The Cross-Border Biotech Blog

Biotechnology, Health and Business in Canada, the United States and Worldwide

Partner, Sell, or Go it alone: Part 15 of Valuation and Other Biotech Mysteries

[Ed. This is the fifteenth part in Wayne's series. You can access the whole thing by clicking here. Please leave comments or questions on the blog and Wayne will address them in future posts in this series.]

This is a discussion that the management and board of a company need to start as the company is being formed and continue throughout the development of a new drug product. The decision on any specific drug product is probably as unique as that drug product and can change along with the market in which that drug will compete. There is a fourth option – stop all product development – which also needs to be assessed at each review. In this blog, we will assume that the information is positive and the product merits further development.

There are many interested parties in this decision, each of which may have different objectives.

Management: some senior executive groups may have settled in for the long term, as they may have done in prior big pharma jobs. Other senior executives know that they are ‘hired guns’, who will move on to the next start-up when this one reaches a transition point.

Staff: some are probably hoping for stable longer term jobs whereas others recognize that, for the average biotech company, the odds of survival and a long-term job is quite low.

Founders: founders who have stayed in academia have their stable jobs with both reputational and monetary upside from corporate success. Founders who have moved to start-ups do not have the safety-blanket of a permanent job.

Local government: they are interested in jobs and taxes. Some governments may also be shareholders.

Shareholders: the only important thing to shareholders is the share price. Some are interested in the share price over the next few months whereas others focus on the next few years.

Let us assume that a product has successfully completed a Phase 1 study and the safety and hints of efficacy were sufficient to justify conducting a Phase 2 clinical trial. The following questions need to be asked.

  • What is the structure of the Phase 2 trial, how much will it cost and how long will it take? The cost should include corporate costs as well as trial-specific costs.
  • Does the company have the funding to complete the Phase 2 study? If not, can the company raise the funds and, very importantly, what will be the price for that financing?
  • What will be the valuation of the company after successful completion of the Phase 2 study?
  • Can the product be partnered?
    • Yes
      • At what terms and valuation?
      • If the Phase 2 is successfully completed, what would the partnering terms and valuation then be?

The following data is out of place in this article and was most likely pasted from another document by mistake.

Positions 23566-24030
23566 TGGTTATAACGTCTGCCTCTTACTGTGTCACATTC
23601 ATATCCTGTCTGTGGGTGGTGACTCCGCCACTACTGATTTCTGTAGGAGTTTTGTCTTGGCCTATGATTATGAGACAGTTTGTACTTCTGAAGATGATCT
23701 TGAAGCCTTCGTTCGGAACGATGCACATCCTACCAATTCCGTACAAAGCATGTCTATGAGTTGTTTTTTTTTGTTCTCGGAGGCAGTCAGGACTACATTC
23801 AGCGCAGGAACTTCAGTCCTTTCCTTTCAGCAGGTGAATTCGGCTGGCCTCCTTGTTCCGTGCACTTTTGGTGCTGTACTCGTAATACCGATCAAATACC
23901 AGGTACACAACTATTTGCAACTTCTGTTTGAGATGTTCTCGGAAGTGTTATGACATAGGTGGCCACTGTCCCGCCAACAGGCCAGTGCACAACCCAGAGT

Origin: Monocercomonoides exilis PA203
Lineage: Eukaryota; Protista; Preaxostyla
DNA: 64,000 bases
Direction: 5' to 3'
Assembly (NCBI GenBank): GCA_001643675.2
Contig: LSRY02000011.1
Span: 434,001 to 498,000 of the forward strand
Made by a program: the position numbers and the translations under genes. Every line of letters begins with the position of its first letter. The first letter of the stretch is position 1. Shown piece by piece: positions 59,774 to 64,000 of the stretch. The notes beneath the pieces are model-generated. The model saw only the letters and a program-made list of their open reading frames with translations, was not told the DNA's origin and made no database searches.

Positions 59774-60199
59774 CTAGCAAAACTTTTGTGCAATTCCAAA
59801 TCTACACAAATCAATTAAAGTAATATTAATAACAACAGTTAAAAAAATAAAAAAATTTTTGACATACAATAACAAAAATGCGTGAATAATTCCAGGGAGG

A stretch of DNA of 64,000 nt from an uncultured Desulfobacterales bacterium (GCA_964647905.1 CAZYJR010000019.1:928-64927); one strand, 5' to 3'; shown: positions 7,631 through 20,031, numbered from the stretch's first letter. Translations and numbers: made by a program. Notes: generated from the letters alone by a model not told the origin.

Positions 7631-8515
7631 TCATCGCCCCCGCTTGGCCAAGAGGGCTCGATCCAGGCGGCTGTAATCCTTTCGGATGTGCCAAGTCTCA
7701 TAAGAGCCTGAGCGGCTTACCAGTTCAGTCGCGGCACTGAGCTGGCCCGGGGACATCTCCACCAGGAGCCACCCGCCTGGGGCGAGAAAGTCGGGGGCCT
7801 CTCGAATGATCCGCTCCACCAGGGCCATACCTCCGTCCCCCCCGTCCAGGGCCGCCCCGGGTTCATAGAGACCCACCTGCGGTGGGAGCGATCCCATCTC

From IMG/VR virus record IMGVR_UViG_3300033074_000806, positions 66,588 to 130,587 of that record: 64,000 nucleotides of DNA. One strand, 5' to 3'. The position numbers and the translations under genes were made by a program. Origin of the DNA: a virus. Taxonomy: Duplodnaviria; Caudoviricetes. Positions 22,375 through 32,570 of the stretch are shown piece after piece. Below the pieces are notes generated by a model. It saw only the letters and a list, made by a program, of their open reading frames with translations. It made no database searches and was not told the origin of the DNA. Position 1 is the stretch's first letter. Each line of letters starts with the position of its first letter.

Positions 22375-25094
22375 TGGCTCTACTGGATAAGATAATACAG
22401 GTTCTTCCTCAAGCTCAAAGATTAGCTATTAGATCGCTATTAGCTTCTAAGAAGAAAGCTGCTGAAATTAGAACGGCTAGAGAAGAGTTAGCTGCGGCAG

• Would the increase in valuation justify conducting the Phase 2 trial?
      • Repeat the last two questions for the next clinical trials
    • No
      • If the Phase 2 is successfully completed, can the product then be partnered?
      • If yes, ask the same questions from above.
      • If no, at what point in the clinical development program can the product be partnered?
  • Can the company be sold?
    • Yes
      • Who are the potential buyers?
      • What is the potential price range based on recent comparable transactions?
      • If the Phase 2 is successfully completed, what would be the potential price range?
      • Would the increase in the sale price justify conducting the Phase 2 trial?
      • Repeat the last two questions for the next clinical trials
    • No
      • If the Phase 2 is successfully completed, can the company then be sold?
      • If yes, ask the same questions from above.
      • If no, at what point in the clinical development program can the company be sold?
  • What type of sales and marketing team will be needed for this product?
  • Will the product require a large GP sales force or can it be marketed with a smaller specialty sales force?
  • Will physician and market education result in a slow growth of sales?

With the answers to these questions, the ‘partner, sell or go it alone’ assessment can now be conducted. From my perspective, ‘go it alone’ is only an option for a small number of products which require niche sales forces and for which sales will grow rapidly. After Phase 3 data indicates a product is likely to be approved, shareholders will indicate whether they are willing to fund a ‘go it alone’ approach. At this time, most shareholders have a short term perspective and would prefer that the company be sold. If markets were robust and company valuations were higher, shareholders might be more willing to consider the ‘go it alone’ option.

The more likely fate of a new product is to be partnered prior to commercialization. Partnering is basically a selling process – you have a product to sell and you need to find the right buyer. The process becomes complicated because you only have a potential product, there is no established price on the sales tag, there are thousands of competing potential products for sale, there are a limited number of buyers, and the buyers are discriminating, price sensitive and willing to wait. Some partnering basics will be discussed in the next posts.

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